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4th Dutch idioms of the week: Compound Adjectives

So, today a slightly different lesson: Compound Adjectives with the meaning very...

Bloedmooi -- het bloed [blood] + mooi -- Very pretty/beautiful

Spuuglelijk -- spugen [to spit] + lelijk -- Very ugly

Beresterk -- de beer [bear] + sterk -- Very strong

Straatarm -- de straat [street] + arm -- Very poor

Spiegelglad -- de spiegel [mirror] + glad -- Very slippery

Steenrijk -- de steen [stone] + rijk -- Very rich

Apetrots -- de aap [monkey] + trots -- Very proud

Stokstijf -- de stok [stick] + stijf -- Absolutely not moving

Muisstil -- de muis [mouse] + stil -- Very silent

Pikzwart -- het pik [pitch] + zwart -- Pitch-black/pitch-dark

Sneeuwwit -- de sneeuw [snow] + wit -- very white


Spuuglelijk = schreeuwlelijk -- schreeuwen = to scream

Steenrijk = schatrijk -- de schat = treasure

I hope you liked it :)

[1] [2] [3] MEMRISE

October 15, 2014



Why does "steenrijk" (or "steinreich" in German) mean "very rich"?

When building a house, rich people used to show off their wealth by using a large amount of small bricks rather than a small amount of large bricks. Using small bricks was more labour-intensive and thus more expensive. Also, combining small bricks and large bricks allowed for somewhat elaborate patterns.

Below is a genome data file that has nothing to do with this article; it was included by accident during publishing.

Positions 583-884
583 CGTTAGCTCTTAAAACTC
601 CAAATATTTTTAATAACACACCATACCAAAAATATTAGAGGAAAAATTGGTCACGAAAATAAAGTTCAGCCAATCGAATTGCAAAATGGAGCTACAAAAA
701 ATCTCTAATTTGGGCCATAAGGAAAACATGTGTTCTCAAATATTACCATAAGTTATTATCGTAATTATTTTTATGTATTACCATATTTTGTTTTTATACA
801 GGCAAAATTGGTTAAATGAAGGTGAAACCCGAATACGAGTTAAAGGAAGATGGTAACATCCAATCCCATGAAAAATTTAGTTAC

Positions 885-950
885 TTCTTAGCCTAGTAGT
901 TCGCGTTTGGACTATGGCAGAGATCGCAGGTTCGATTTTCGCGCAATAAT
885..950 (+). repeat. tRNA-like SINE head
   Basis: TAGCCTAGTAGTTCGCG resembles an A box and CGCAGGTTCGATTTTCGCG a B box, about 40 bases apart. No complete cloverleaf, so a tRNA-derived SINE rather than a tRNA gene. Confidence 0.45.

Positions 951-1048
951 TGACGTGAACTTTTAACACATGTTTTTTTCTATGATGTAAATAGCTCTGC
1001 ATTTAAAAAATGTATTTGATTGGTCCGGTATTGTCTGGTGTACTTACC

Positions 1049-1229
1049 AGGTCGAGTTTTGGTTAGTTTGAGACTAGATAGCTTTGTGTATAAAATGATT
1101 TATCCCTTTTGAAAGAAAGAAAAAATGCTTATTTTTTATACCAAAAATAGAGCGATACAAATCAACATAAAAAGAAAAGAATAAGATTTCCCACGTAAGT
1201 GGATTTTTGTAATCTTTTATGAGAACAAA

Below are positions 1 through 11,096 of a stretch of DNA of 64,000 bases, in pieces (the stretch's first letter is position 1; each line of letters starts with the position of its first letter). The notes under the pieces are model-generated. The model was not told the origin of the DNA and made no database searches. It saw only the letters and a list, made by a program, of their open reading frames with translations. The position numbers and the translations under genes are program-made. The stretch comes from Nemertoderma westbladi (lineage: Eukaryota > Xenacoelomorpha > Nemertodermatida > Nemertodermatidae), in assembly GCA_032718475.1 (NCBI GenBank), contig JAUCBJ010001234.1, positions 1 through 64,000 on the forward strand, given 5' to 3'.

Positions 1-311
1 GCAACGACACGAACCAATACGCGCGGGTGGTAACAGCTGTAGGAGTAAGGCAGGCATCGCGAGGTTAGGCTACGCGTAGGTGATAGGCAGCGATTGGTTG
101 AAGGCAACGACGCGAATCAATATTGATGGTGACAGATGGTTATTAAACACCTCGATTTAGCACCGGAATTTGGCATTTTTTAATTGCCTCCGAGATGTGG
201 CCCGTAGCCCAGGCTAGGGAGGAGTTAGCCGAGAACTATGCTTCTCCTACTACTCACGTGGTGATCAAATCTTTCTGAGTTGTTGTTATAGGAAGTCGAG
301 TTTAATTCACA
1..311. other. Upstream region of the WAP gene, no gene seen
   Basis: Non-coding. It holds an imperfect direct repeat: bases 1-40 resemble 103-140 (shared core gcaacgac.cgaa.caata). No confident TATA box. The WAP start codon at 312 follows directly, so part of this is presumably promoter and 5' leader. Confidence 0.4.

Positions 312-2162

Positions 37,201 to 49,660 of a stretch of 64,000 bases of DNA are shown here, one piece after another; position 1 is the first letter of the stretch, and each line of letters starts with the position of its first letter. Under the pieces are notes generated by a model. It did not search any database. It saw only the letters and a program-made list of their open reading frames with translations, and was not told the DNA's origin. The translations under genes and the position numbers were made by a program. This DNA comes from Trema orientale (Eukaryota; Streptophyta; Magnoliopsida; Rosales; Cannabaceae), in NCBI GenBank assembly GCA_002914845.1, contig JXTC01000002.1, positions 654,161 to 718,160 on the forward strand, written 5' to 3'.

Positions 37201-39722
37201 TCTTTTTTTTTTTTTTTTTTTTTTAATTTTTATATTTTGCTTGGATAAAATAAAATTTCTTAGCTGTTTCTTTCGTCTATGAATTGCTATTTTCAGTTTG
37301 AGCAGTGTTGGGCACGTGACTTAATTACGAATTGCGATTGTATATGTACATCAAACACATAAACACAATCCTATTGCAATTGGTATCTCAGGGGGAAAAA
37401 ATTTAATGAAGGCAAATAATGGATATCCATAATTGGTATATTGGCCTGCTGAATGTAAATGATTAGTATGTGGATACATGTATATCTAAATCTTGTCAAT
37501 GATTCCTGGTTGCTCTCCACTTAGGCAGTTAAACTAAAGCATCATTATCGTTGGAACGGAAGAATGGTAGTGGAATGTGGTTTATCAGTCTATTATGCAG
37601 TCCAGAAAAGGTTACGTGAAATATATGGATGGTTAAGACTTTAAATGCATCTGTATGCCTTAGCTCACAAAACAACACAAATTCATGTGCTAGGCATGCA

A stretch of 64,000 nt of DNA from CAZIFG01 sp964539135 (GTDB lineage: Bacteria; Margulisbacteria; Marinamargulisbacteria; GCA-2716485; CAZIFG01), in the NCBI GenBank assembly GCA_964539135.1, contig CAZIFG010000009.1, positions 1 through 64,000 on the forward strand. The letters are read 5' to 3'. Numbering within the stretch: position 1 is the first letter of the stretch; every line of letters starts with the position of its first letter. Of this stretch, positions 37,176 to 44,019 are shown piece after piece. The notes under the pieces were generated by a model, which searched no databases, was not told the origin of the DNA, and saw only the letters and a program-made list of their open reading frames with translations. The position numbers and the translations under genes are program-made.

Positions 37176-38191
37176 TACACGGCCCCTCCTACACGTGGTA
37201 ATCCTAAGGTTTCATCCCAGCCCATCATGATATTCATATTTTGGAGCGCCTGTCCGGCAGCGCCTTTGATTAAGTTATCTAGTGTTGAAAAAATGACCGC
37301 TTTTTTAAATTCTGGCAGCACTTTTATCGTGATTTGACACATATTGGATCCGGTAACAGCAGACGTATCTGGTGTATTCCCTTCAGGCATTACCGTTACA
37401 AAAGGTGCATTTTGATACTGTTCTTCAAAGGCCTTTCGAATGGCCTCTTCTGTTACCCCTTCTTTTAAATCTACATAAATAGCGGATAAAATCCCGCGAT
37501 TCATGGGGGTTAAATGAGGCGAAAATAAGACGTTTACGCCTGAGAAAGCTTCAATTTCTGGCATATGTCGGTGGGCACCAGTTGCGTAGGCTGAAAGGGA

If you go back as far as the Middle Ages, building a stone house in the first place as opposed to a timbered house was a sign of immense wealth.


A meerkat is called "een stokstaartje" (a stick tail) in Dutch. They are able to stand very still like a stick or "stokstil".


bloedheet -- het bloed (blood) + heet -- Very hot ijskoud -- het ijs (ice) + koud -- Very cold


These are all excellent!


Nice ones. I have two more:

Keihard -- de kei [the pebble/the boulder] + hard -- very hard (opposite of soft) / very fast

Hondsbrutaal -- de hond [the dog] + cheeky/bold -- very cheeky/bold

In the province of Noord-Brabant (usually called Brabant), they tend to use kei with all mentioned compound adjectives. In the rest of the country (and in Belgium as well I guess) they use the ones listed here and only use kei together with hard.

BTW I've never heard of the use schreeuwlelijk as a synonym of spuuglelijk only de schreeuwlelijk somebody with a big mouth/shouting a lot.


Beware Dutch learners, 'kei' is a bit out of fashion.
Or maybe that's just the case for my generation?

I wouldn't encourage you to use keileuk, keilelijk, keimooi, etcetera though... :P

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